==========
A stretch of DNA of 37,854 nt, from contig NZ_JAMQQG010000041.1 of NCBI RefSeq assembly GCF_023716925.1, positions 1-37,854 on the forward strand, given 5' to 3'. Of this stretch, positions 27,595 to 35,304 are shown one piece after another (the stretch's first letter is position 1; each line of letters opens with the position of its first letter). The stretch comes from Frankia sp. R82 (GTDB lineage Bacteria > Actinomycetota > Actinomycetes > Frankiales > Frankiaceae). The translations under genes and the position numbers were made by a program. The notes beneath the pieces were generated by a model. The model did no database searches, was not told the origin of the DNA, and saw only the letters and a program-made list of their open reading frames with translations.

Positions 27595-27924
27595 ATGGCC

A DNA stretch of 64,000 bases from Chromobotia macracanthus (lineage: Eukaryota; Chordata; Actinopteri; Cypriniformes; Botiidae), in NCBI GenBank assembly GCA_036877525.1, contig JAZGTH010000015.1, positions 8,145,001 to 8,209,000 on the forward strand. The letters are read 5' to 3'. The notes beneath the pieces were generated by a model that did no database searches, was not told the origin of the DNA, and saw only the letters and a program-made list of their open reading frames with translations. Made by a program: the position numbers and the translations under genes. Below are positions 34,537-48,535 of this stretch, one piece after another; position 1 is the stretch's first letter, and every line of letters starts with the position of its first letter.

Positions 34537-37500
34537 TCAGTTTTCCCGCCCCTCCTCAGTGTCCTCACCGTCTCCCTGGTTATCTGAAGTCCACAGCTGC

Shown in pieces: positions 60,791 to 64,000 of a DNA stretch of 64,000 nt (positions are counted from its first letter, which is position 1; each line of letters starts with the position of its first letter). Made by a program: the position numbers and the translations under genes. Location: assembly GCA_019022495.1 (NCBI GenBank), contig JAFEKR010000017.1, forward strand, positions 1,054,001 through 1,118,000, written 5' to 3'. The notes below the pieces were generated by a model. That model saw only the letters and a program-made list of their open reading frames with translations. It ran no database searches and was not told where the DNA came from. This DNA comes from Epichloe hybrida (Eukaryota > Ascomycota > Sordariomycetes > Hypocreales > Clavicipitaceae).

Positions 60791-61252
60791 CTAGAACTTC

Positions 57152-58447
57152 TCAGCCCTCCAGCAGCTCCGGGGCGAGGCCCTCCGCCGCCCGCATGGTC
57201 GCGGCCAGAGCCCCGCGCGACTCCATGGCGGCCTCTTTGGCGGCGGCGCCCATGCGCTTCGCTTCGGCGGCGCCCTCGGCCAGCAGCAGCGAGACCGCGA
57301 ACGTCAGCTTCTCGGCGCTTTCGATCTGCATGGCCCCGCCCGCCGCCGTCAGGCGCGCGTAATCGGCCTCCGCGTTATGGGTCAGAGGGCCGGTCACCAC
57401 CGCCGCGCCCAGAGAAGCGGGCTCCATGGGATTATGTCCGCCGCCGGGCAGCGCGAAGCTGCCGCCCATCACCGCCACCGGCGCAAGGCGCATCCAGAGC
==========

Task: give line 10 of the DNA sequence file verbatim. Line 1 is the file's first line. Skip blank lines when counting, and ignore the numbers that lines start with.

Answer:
Positions 57152-58447